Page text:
The power of water had been harnessed along these rivers for centuries, chiefly for milling corn. Water was the obvious choice for driving the machines of the early Industrial Revolution. The name New Mills does not stem, as you might think, from the huge buildings we saw from up top. There is a record of a water-powered corn mill further up the River Sett as far back as 1390.
When a second one was built, nearer to The Torrs, it became known as ‘New Milne’. So, the growing town had already acquired its name when manufacturers eyed-up all this free water power during the 1780s.
The stone for construction, as we have seen, was just to hand and easily worked. Quarrying cleared enough land to provide the first cotton mills with a large enough plot, so it really was a win-win situation.
The only real difficulties they faced were the flammability of their products – cotton, linen, paper - and the very nature of the terrain: a deep gorge. Getting raw materials down and manufactured goods back up took teams of powerful horses. The two arms of the gorge also acted as serious transport barriers around the district.
To solve this, the bridge you see behind the sluice, with its curious double arches, was built in 1835. Before then locals would have taken a winding path, like the one we took today, just to cross town.
Take a brief look upstream to yet another impressive stone viaduct. It carries one of four railway lines which cut through the small town and was built as late as 1902.
The water power present in the heart of New Mills provided the seed for a very long period of industrial growth, well into the age of steam. In the local sandstone, entrepreneurs had found the right material to create a highly complex web of transport links by road, canal and rail.
We are going to walk back along the old leat now, imagining ourselves as water; let’s see where we end up…
Retrace your steps to stand on the wooden footbridge.
4 The Millward Bridge
This small wooden bridge was built in the early 1970s when the whole of The Torrs was reimagined as a “riverside park”. It is named after Dr Millward who was the chief proponent of the ambitious plan.
Before Dr Millward and his team started campaigning in the 1960s, the entire complex of mills and bridges had fallen into such a terrible state of ruin and pollution that the whole gorge was effectively closed.
Long before then, the leat water continued its journey over the River Sett (below) via an aqueduct and on into Torr Mill. This is not to be confused with the huge Torr Vale Mill we saw from above, though it was just as big.
We can still make out a few of Torr Mill’s walls, built from 1794 onwards. We were looking at one earlier; remember the clean section of the former quarry face?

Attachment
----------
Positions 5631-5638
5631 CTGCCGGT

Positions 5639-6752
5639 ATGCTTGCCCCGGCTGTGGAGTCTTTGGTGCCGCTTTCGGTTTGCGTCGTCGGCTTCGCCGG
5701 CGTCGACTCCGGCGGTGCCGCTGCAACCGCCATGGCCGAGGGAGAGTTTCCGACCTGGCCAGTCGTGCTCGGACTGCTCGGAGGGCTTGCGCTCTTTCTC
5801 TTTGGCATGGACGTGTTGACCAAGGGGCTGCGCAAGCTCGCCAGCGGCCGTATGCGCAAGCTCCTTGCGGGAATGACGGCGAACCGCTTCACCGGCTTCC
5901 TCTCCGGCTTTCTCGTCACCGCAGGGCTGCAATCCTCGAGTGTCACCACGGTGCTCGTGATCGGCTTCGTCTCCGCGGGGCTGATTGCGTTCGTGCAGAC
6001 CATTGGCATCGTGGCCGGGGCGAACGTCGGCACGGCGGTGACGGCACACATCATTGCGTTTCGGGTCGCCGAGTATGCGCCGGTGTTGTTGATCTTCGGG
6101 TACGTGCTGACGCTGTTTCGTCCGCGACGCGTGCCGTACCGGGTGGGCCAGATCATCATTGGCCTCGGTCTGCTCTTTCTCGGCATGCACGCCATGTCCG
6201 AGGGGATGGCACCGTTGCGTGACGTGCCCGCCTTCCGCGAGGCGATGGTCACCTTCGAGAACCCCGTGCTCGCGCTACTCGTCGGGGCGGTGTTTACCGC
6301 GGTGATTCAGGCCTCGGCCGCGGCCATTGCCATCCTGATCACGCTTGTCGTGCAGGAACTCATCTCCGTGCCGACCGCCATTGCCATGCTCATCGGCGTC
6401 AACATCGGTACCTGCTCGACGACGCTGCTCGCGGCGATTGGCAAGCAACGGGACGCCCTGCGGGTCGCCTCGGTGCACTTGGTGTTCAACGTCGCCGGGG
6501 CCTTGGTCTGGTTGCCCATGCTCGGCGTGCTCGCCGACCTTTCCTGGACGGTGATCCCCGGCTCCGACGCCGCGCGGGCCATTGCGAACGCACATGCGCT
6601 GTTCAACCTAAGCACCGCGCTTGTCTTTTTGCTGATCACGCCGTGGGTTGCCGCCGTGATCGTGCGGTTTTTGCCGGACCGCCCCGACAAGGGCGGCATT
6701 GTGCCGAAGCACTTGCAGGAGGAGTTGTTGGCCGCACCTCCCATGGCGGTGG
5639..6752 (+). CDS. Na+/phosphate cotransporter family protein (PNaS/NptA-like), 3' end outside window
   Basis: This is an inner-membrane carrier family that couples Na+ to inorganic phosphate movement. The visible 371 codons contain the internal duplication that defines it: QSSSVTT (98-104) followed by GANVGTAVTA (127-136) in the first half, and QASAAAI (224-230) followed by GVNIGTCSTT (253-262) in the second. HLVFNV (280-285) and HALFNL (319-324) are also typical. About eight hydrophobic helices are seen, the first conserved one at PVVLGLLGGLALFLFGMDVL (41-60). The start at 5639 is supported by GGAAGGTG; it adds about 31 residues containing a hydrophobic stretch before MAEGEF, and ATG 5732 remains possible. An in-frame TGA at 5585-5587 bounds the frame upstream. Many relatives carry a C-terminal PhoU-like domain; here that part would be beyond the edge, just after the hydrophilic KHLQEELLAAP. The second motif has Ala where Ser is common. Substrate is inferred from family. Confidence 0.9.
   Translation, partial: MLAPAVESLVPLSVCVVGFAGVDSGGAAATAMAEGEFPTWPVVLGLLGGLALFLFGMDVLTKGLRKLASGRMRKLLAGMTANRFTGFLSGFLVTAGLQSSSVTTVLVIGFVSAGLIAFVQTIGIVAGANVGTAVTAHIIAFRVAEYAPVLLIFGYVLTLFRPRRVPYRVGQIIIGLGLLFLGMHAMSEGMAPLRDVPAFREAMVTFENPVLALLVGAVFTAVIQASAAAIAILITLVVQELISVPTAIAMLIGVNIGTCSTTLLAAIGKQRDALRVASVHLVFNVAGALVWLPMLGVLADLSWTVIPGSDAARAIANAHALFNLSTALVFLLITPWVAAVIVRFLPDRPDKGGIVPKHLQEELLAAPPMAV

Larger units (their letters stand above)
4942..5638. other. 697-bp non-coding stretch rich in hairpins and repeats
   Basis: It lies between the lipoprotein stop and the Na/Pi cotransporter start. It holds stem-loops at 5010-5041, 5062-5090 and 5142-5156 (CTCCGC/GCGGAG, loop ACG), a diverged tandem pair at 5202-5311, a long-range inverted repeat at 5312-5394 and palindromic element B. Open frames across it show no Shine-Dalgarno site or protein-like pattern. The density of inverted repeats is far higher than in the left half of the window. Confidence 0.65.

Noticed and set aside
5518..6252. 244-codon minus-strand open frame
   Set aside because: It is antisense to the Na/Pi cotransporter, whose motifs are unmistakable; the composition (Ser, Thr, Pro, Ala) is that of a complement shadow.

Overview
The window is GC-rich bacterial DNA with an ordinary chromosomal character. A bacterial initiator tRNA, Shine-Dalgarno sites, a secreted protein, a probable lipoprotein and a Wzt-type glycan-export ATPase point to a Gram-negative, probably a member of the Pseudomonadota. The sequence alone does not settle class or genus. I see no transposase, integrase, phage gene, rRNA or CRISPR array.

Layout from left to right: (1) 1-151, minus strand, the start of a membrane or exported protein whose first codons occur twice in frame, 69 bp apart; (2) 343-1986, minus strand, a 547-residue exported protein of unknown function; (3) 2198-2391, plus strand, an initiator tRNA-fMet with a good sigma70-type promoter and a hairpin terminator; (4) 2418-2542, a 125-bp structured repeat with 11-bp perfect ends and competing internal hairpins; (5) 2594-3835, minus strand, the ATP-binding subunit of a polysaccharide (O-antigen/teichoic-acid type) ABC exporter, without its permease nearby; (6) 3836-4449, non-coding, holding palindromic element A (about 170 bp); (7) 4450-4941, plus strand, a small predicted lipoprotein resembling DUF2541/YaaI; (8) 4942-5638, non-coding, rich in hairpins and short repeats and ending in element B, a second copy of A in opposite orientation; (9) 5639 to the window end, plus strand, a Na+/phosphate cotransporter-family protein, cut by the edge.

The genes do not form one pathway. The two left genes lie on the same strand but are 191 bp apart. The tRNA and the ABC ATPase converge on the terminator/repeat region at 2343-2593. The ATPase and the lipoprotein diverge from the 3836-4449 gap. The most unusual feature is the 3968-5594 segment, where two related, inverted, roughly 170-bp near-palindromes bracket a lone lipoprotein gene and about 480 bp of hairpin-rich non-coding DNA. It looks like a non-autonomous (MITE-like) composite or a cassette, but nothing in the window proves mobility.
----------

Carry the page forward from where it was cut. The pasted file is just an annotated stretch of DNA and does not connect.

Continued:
By the early nineteenth century there were three major mills in The Torrs. As they expanded and needed more power, all of them were at least partly converted to coal-fired steam. There were cottages and small workshops down here too, all burning coal. That’s when the blackening of the rock started.
Going for a walk in The Torrs must have been more like a descent into hell. Coal, unlike water, had to be got down here, adding to costs, while it also added to the risk of fire.
So, for a variety of reasons, not least the increased competition from even larger mills elsewhere, The Torrs’ industries went into a long period of decline. Ultimately, the narrow confines of the gorge left no room for growth.
In 1912 the whole of Torr Mill was destroyed by a disastrous fire. Fire, steam, water, rock and, these days at least, beautifully fresh air… Take a lungful! The Torrs truly is an elemental place and a great asset to the modern town, both in terms of informal recreation for the locals and as a tourist attraction. The Midshires Way and the Sett Valley Trail pass right through.
Standing here today, you may well spot such birds as dippers, grey wagtails and kingfishers, all indicating something of a return to the gorge’s more natural state. Talking of natural forces, let’s head towards the source of all the noise…
The head of water behind this big weir once provided the power for another mill just downstream. This thunderous cataract, at the confluence of two rivers, is a good place to think about the elemental forces which gave rise to this landscape.
It is hard to believe today but the River Goyt once took an entirely different course. Where we stand now would have been nothing but solid sandstone. The change came 2.5 million years ago when the Earth went through a series of Ice Ages. The planet’s temperature dropped and vast areas were covered in huge ice sheets.